- Non-clustered index: A separate data structure that stores the values of the indexed columns in a sorted order, but does not store the data rows themselves.
- Unique index: Ensures that no two rows in the table have the same value for the indexed column.
- Full-text index: This can be used to search for text within the data in a table.
- Spatial index: This can be used to search for data that is associated with a specific location.
Which type of index to use depends on the specific workload.
Example: If you frequently query for all employees in a specific department, a clustered index on the department column would be beneficial. If you frequently query for employees with a specific salary, a non-clustered index on the salary column would be beneficial.
Role of a Subquery: A subquery is used to retrieve data for a main query, acting as a nested query within a second query to filter, calculate, or retrieve specific information. It helps in making complex queries more efficient and concise.
Unique Situation Example:
Imagine a database of products and their prices. You want to find products that cost more than the average price of all products. A subquery can calculate the average price, and the main query can then identify products with prices exceeding that average.
Database Constraints are like rules for a database. They make sure data is accurate and behaves as expected. They enforce things like “no empty values,” “each value must be unique,” or “this column is the main ID.” Constraints help keep the data in order.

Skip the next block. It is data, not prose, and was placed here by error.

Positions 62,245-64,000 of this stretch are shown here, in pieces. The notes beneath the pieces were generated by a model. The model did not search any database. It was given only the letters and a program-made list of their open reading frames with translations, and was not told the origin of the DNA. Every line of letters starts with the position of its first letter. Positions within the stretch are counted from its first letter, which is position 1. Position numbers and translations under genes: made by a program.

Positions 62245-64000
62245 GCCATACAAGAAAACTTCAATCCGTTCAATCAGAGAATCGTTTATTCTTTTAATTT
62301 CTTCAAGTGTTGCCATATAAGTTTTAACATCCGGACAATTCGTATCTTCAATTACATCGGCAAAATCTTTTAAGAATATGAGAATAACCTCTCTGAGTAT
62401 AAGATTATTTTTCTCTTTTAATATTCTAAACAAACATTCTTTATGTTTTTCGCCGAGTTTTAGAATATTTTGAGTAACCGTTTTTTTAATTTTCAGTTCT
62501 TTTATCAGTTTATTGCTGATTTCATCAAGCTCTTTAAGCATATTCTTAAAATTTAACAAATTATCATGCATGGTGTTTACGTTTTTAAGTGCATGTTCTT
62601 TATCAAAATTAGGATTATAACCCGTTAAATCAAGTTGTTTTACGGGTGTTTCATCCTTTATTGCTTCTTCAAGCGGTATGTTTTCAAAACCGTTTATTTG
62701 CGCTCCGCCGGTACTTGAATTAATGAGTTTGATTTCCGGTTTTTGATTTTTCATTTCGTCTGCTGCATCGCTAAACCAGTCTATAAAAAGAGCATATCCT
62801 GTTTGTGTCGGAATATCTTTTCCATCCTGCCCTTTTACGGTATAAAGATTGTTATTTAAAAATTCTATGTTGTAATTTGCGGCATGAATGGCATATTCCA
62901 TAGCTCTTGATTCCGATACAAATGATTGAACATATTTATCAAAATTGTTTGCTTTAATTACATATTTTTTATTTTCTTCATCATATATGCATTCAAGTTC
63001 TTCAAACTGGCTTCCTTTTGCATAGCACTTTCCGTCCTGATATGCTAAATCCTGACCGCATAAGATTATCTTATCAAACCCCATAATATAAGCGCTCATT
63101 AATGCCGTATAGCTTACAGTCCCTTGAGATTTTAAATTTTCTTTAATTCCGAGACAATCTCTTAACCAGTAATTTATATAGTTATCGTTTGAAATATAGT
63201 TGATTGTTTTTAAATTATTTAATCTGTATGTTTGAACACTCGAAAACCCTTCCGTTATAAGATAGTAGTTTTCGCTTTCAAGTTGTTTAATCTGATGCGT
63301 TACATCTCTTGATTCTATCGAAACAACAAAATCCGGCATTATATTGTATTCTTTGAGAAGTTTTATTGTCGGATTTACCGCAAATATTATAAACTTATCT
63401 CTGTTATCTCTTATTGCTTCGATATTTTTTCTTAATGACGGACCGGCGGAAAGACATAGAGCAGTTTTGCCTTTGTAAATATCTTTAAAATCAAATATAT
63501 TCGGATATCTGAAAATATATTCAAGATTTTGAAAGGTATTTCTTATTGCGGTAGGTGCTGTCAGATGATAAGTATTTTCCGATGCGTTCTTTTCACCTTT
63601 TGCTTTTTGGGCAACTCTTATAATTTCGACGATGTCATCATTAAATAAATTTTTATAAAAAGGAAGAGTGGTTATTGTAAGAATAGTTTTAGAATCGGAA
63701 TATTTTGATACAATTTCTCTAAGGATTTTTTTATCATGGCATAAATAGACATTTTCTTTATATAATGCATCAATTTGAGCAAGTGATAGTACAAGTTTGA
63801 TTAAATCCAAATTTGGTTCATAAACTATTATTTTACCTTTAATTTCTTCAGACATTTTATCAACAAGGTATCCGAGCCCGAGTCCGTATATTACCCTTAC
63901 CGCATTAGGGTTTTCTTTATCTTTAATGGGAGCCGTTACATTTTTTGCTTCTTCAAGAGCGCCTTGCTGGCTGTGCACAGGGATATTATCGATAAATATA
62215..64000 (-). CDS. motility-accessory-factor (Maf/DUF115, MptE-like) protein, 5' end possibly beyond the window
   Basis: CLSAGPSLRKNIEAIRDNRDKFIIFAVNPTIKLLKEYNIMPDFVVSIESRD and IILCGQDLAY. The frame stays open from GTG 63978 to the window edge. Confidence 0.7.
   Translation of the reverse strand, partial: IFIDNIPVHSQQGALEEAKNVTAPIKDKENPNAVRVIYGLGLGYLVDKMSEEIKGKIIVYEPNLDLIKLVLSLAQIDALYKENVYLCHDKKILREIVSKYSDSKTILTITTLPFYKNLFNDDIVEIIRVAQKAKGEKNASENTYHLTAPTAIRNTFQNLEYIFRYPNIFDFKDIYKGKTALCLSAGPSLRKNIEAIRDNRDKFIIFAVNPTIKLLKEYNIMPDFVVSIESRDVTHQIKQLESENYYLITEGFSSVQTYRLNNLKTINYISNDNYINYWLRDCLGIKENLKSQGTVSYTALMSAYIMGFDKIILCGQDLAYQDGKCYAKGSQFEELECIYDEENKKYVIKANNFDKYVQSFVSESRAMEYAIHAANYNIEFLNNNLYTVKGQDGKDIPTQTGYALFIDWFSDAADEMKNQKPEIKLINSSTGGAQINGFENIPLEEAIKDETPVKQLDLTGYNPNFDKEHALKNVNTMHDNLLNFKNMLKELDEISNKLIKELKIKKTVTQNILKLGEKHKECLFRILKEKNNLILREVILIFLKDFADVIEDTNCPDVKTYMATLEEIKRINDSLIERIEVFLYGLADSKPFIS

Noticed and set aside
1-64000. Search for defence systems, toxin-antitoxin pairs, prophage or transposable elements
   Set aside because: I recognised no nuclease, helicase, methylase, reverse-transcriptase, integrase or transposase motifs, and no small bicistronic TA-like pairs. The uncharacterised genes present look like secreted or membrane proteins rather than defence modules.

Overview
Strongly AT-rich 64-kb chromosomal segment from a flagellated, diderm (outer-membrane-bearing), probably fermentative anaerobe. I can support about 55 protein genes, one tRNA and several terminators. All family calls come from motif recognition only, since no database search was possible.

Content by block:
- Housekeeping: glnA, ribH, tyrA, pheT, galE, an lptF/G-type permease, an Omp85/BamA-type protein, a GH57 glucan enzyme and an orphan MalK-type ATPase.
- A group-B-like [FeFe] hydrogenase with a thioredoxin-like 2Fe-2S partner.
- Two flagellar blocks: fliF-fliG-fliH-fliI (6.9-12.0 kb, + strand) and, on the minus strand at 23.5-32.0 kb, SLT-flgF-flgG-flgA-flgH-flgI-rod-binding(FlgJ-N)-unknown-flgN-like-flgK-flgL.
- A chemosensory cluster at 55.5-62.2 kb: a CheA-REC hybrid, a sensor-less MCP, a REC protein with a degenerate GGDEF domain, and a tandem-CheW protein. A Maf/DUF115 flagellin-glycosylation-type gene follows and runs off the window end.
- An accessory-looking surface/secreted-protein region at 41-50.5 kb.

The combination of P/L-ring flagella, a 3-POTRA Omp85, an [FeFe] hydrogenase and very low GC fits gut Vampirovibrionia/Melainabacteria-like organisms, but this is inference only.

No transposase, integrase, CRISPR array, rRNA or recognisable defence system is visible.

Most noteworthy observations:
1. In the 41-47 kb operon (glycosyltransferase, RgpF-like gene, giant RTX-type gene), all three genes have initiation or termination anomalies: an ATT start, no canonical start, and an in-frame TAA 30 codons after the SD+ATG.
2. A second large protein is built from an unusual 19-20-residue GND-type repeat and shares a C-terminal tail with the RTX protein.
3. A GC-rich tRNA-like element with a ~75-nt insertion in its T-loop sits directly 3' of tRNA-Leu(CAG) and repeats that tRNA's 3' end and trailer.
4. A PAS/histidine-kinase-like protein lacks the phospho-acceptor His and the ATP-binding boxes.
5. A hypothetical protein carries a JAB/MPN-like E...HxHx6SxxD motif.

|Ensures a column cannot have NULL values.
Name NOT NULL
|Ensures that values in a column are unique.
|Ensures uniqueness and is a unique identifier for a row.
UserID PRIMARY KEY
|Enforces referential integrity, linking data in one table to another.
OrderID FOREIGN KEY REFERENCES Orders(OrderID)
|Applies a condition to values in a column.
Age CHECK (Age >= 18)
|Provides a default value for a column.
Status DEFAULT 'Active'
Union vs. Union ALL
In SQL, “Union” and “Union ALL” are operators used to combine rows from multiple result sets. However, they differ in how they handle duplicate rows. Here’s a concise comparison in table form:
|Combines and returns distinct rows from result sets.